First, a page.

I’m going to skip past how to get such a certificate and go directly into how to apply it ’cause I tend to go way off track very easily.
I know about three ways of achieving this:
- Group Policy
- Microsoft Easy Fix (big asterisk on this one, tell you later)
Step 1. Import your certificate to the Computer’s Personal (also called “My”) certificate store.
- If it’s a PFX this is as easy as double-clicking it and clicking on next ’till the end, the only options needed are: entering the password to unlock the file and selecting to import all certificates contained in the file, if they’re already in the system they’ll will do no harm to it. If they’re not, well, you need them.
- A CER, CRT, or other type of certificate doesn’t need a password and usually means you started the request from the host requesting it, the private key is already in the system and should be matched with the certificate (AKA the signed public key) at import time.
Step 2. Get the thumbprint of the certificate.
In PowerShell, you can navigate to the certificate stores as if they were storage drives, instead of
D:\ you type
Cert:\, it’s a really smart idea—as far as Microsoft goes.
ls Cert:\LocalMachine\My or navigate to it first (
cd Cert:\LocalMachine\My) then
A lot of commands I use are PowerShell aliases added to accommodate UNIX users. Despite I have a lot more time using Windows, I got first comfortable with the command line using Bash in Linux and macOS, thus by force of habit I default to the Bash-like commands first. These are completely interchangeable though, if it doesn’t follows “verb-something” is probably an alias or a pre-PowerShell holdout. You can know for sure by using:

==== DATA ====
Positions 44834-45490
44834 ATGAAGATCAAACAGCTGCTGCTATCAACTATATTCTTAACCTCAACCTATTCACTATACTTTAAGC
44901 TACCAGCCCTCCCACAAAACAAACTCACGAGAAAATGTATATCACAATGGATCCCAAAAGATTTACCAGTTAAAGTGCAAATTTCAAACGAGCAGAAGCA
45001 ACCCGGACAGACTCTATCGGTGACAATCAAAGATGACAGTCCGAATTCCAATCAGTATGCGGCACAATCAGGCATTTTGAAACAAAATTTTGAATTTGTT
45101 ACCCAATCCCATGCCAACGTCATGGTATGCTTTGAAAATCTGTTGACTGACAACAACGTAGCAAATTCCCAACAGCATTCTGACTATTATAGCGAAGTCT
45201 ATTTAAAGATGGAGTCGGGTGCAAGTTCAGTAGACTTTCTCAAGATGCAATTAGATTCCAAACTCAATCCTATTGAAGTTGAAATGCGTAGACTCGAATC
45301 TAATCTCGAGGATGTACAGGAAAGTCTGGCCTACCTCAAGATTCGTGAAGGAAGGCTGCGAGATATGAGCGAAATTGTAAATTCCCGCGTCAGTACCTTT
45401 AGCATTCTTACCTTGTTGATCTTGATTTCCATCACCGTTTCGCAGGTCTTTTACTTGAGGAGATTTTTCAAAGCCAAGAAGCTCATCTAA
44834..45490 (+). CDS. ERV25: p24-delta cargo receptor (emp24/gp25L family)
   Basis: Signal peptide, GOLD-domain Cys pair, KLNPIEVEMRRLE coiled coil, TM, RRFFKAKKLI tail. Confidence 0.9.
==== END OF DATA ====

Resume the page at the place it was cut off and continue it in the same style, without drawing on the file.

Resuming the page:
Which will tell you that ls (or mv, or cp, etc) is an alias for Get-ChildItem. You can also use Get-Help ls, for instance, to get directly the help for Get-ChildItem.Sidenote
It’s almost a given certificates for the machine will be indistinguishable one from another because the My store is the machine’s store. All subjects should match it, thus it’s likely for them to have the same name or be wildcards.
You may have to launch mmc an open the certificate to ID the thumbprint, but before you do you might still be able to get away without it. See, the way they’re listed is a table, but if you get them to list them as a list, more information is shown by default. Pipe the command to fl (alias of Format-List):
Notice how one of the “rds” certificates has the same thing on Subject and Issuer, i.e; it’s the self-signed one. Therefore, the one I’d be looking for is the other one. Now with the mouse cursor, you simply select the thumbprint and right-click to copy and right click again to paste, but since you’ll be copying another thing it will be overwritten so instead save it in a variable:
That’s “name_of_the_variable” after “$” sign–can be anything you want (it’s deleted as soon as you close the window), “=” sign, then value of the variable enclosed in double quotes. e.g;
Unlike Bash, in PowerShell, “=” can be surrounded by spaces, e.g;
$rdscert = "E78BCD53368ECAF97F1716DA5C9C7C483F923667"
Like in Bash, you can use echo to check it out:
#> PS C:\Users\username> echo $rdscert #> E78BCD53368ECAF97F1716DA5C9C7C483F923667
wmic /namespace:\\root\cimv2\TerminalServices PATH Win32_TSGeneralSetting Set SSLCertificateSHA1Hash="$rdscert"
This is the slowest to implement, definitely requires plenty of planning but once you finish all computers request and automatically choose select the certificate their for RDS.
Naturally, it requires you to have a functioning PKI, which in turn requires you to be on top of your domain given all the things involved.